Is your dog bow-legged? Does he or she seem lame in the hind-legs, “skipping” slightly before walking normally again? Your dog may be suffering from a dislocated or floating kneecap. This disorder is more properly known as Patellar Luxation.
What is Patellar Luxation?
A dog’s skeleton is more similar to a human’s than you might think. They have the same bones in their hind-legs as we do in our legs: femur, tibia, fibula, and so on. Dogs even have a knee (sometimes called the stifle), and a kneecap, which is also called the patella.
The Patella is a small bone that slides in the lower groove of the femur (thigh bone) and is attached to the top of the tibia (a long bone beneath the knee). There are several ligaments that hold the patella in place. The patella normally slides up and down in the area between the femur and tibia, forming part of the knee joint.
In a dog with Patellar Luxation, the patella luxates (dislocates) out of its normal position when the knee is flexed (bent). The patella may shift laterally (away from the dog’s midline) or medially (towards the midline of the dog). As a result, the dog won’t be able to properly extend the knee joint, causing lameness.
Patellar luxation is a hereditary condition. Selective breeding for bow-legged dogs increases the chances of a dog developing the condition. Toy breeds are very susceptible to this condition, including the followning breeds: Yorkshire Terrier, Pomeranian, Pekingese, Chihuahua, and Boston Terrier. With hereditary patellar luxation, the bones and muscles grow abnormally as the dog grows up, causing lameness. The condition can also be the result of traumatic injuries.
A dog suffering from Patellar luxation will have a strange “skipping” pace, where the dog limps for a few steps then continues moving normally. Not all dogs with the condition will show this symptom. Some dogs will limp continuously, and other walk stiffly without fully extending their knee joints.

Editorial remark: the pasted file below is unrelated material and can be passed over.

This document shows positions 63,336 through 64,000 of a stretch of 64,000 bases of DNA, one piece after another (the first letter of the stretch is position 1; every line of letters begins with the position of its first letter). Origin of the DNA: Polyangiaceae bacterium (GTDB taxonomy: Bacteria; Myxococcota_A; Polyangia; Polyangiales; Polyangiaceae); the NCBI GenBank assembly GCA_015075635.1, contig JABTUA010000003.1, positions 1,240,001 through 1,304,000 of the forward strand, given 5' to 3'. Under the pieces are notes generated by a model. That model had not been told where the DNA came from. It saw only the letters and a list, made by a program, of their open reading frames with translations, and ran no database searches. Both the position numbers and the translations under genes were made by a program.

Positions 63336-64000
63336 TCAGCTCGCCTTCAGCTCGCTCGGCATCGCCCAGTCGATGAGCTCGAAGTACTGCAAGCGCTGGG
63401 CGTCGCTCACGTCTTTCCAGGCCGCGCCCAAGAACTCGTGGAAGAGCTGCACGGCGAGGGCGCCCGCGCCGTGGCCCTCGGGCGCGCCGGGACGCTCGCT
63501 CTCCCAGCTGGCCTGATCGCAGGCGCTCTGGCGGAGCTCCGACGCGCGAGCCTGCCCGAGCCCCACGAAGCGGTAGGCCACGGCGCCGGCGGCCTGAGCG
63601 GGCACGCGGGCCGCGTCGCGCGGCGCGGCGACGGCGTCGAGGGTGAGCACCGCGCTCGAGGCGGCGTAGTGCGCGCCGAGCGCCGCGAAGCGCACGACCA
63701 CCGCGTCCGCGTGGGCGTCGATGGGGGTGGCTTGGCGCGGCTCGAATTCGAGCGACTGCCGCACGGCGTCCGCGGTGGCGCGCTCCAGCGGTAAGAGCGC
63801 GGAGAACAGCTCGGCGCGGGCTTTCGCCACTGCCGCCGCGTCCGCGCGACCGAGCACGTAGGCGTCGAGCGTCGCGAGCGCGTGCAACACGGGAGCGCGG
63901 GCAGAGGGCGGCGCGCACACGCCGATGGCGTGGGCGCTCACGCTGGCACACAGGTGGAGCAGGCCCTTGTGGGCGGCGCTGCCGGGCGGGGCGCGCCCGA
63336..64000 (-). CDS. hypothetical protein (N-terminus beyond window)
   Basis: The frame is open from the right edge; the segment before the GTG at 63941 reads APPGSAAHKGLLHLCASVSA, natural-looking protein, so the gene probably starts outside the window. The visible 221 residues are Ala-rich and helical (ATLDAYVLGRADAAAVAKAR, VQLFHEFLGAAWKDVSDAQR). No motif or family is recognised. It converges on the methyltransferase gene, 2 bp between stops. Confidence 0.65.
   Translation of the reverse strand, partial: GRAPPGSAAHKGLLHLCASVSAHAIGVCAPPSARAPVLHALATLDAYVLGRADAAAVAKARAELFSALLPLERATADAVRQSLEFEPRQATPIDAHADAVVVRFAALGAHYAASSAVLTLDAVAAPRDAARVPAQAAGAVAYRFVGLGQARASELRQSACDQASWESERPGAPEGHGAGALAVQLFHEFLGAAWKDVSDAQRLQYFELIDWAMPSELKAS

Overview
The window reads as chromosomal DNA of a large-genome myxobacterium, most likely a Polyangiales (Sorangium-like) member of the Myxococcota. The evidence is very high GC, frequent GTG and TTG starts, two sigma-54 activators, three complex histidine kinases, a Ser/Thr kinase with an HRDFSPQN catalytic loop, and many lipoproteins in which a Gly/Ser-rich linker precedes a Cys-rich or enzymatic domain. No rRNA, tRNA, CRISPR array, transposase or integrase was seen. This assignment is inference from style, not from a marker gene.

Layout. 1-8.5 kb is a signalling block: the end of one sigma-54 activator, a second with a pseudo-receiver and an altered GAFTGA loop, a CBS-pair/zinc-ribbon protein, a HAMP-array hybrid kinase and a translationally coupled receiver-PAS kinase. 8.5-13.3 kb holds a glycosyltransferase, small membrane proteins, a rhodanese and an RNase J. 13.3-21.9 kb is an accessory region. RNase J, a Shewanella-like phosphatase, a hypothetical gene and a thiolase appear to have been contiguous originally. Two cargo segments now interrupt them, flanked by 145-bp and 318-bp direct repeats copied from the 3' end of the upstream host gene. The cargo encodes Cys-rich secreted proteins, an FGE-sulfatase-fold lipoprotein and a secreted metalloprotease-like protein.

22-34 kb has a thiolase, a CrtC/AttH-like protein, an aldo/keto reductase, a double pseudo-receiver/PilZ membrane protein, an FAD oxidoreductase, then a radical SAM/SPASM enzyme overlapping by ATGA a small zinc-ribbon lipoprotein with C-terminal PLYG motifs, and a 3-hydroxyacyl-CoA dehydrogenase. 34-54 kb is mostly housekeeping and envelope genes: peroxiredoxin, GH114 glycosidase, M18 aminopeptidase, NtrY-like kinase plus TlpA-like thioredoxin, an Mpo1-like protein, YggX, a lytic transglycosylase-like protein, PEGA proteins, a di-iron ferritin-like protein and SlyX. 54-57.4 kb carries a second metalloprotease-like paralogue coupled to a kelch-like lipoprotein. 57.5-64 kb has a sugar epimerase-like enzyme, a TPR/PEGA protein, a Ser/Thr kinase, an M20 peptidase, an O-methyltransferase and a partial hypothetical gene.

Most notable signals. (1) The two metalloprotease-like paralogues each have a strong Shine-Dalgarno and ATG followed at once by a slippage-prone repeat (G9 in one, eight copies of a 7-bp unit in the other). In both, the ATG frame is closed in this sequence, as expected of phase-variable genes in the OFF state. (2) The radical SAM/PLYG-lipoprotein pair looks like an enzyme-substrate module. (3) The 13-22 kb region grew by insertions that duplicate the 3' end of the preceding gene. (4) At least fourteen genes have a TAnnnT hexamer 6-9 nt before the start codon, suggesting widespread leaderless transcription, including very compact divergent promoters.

To diagnosis Patellar luxation, the vet will palpate the area, which involves pressing the kneecap and surrounding area to feel for abnormalities. An x-ray or other diagnostic imagining procedures, such as a CAT scan, may be needed to confirm the diagnosis.
The treatment for Patellar luxation depends on how serious it is. With Grade I luxation, the mildest form, surgery is not usually required. With Grade II to Grade IV luxation, surgery may be necessary. There are different methods for treating the condition, such as reconstructing the soft tissues in the area, or reshaping parts of the bone: for example, deepening the groove in the femur.
If the dog doesn’t need surgery, then the vet may prescribe painkillers, or recommend physiotherapy or special exercises to keep your dog comfortable. Your dog may need to go on a special diet to keep him at a healthy weight and to avoid putting stress on the joint.
There’s no easy way to prevent Patellar luxation. Since this is often a genetic problem, it is really and truly up to dog breeders to breed responsibly. Dogs with genetic Patellar luxation should simply not be bred.
If your dog is at risk from Patellar luxation, make sure to keep him or her at a healthy weight, with daily exercise to help keep them fit. Do not overwork your dog at a young age, as this can cause joint problems.